Tuesday, June 5, 2012

Day two - Reptiles

Its day two of our animal camp week.  We had a very fun day planed.  First up it was time to learn about turtles.  I set up the invitation before I went to sleep


It consisted of a coloring sheet of a red ear slider, crayons, and the boys "Summer Work" which is age appropriate work for them to do each morning of summer.  For Noah is it sentence starters, and for Eli its sight words.



I had a "fact sheet" so I could tell them all about turtles while they colored and answer their questions



We talked about endoskeletons and what they were and what they did (aka shell)--the endoskeleton is infused to the exoskeleton (aka shell) by its spine and ribcage. the shell has nerve endings so they can feel the sensations of touch, pressure, etc.

I asked if they knew how fast a turtle could swim
--a turtle can swim at speeds up to 10-12mph and walk at speeds up to 4-5mph. (national geographic 1999, d. wood) the fastest a land tortoise has been known to move is 0.22 mph (guiness book of records 1992, donald mcfarland) link



I asked Eli to tell everyone what it felt like to be bit by a turtle--they do not have teeth, but instead a sharp beak made up of keratin. they also have a very strong jaw pressure which helps them break up food.

We talked about eating habbits & later watched the turtles eat
--lack of salivary glands means they have to drag their food into the water in order to eat it.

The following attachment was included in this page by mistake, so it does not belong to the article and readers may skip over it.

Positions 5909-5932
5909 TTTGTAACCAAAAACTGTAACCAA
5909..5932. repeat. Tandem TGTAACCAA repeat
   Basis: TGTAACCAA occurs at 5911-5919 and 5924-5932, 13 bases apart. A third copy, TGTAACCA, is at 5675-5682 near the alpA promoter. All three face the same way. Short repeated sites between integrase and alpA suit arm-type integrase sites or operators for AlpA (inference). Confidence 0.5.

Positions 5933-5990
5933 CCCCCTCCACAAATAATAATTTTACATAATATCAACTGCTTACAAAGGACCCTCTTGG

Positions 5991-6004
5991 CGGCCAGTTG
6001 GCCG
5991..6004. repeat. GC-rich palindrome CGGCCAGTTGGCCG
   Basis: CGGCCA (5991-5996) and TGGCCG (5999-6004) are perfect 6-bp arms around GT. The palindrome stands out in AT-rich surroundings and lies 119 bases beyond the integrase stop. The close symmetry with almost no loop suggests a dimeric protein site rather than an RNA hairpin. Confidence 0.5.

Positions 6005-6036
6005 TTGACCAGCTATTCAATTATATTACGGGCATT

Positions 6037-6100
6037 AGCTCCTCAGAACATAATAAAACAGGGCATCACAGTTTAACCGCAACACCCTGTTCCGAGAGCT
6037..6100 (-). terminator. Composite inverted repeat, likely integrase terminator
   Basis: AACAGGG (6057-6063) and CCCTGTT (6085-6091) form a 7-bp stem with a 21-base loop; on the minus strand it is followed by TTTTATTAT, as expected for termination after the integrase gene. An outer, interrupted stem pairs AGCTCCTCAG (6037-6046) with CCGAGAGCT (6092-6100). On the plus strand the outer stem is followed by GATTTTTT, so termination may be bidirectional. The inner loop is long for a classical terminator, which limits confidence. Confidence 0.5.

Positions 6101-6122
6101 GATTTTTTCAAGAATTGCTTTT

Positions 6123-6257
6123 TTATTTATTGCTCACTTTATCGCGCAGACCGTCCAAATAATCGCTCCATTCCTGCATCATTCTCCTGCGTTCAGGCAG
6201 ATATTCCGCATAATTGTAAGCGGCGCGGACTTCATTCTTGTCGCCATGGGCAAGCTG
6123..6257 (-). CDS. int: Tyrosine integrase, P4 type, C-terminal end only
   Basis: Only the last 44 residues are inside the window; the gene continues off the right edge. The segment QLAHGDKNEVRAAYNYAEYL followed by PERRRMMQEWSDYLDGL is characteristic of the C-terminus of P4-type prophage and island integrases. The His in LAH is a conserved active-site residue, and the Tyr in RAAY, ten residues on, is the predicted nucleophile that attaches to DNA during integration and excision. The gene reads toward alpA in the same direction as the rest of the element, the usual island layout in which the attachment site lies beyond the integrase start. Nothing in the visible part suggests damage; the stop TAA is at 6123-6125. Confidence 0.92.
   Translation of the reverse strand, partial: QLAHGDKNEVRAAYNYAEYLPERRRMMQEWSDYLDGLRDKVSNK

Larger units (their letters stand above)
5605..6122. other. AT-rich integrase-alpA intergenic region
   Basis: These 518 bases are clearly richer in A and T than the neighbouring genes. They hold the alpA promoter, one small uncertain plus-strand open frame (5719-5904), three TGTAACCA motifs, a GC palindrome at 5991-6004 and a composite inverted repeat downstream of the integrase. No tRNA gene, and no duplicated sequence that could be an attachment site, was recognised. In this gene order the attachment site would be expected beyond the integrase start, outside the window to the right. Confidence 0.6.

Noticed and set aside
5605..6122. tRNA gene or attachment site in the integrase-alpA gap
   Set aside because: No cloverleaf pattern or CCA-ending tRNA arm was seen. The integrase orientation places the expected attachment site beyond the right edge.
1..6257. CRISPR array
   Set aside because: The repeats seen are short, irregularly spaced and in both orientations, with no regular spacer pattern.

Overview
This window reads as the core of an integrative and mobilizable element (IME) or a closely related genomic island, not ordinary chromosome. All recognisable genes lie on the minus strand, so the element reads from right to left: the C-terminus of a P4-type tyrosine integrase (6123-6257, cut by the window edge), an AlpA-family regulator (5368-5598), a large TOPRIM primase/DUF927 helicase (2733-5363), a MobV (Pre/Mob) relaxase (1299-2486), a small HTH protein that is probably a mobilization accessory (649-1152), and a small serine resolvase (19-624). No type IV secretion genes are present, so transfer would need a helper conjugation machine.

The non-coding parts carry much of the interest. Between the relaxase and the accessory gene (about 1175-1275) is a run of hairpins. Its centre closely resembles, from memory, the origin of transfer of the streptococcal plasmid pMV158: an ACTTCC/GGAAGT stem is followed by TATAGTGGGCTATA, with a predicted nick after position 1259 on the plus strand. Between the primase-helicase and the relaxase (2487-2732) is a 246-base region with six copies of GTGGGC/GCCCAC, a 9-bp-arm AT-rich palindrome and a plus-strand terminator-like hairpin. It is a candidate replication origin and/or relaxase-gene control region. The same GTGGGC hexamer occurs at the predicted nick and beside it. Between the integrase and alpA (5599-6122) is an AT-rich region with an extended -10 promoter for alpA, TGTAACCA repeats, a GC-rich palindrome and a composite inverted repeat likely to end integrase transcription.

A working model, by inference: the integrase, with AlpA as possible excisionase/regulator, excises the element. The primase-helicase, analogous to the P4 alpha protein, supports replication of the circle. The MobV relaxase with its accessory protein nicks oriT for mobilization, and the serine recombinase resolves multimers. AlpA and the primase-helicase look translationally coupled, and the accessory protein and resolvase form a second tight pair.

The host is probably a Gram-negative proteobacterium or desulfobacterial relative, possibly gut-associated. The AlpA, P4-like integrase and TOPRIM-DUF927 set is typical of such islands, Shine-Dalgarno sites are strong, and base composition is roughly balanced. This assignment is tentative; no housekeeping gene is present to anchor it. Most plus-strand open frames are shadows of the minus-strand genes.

--spend most of their lives in water, even sleep in water. leave only to bask or nest.
--build their muscle structure by swimming up to and hovering at the water's surface to ''catch air" water weighs approximately 8.3lbs/gallon so the deeper the water, the higher the pressure, the more the structure is built.


(large one is Echo, small one is Shamu)

***RED EAR SLIDERS***
--grow to an average of 9" (males) to 12" (female)
--male res have long claws

(Echo is a red ear slider, Shamu is a yellow bellied slider)

--because of overbreeding, they can run other species out of their native habitats.
--are the most common species on the pet market.

These are babies :)  next to them is a mouth rincing cup to give you an idea of size.


It just so happened that the Library was having Snakes Alive today, so we headed to the library

 



We ran into some friends :)  Then it was time for the show to start

We got to meet a ball pithon, and we learned why snakes do not make good pets.  They can live 65 YEARS!!!!  Unless my boys want a life time pet we will not be getting one


 I really liked the assistants out fit, she was super cute


All the kids touched the snake.  We learned they are very strong


Next it was time to meet the hissing cockroaches

 YUCK!  My niece did not touch these!  But the boys did

Hissing Cock roaches are really more of a beatle and can not live in tempertaures that get colder than 54 F

Okay time to put those away and get out something cute.  Bring out the hedge hog please
 Ahhh!!!!  We can't touch him because he has quills and may poke us.  Now she said, unlike the snake hedgehogs do make good pets (are you reading Wes......)
Cute friends :)

And this wraps up day two of Animal camp week



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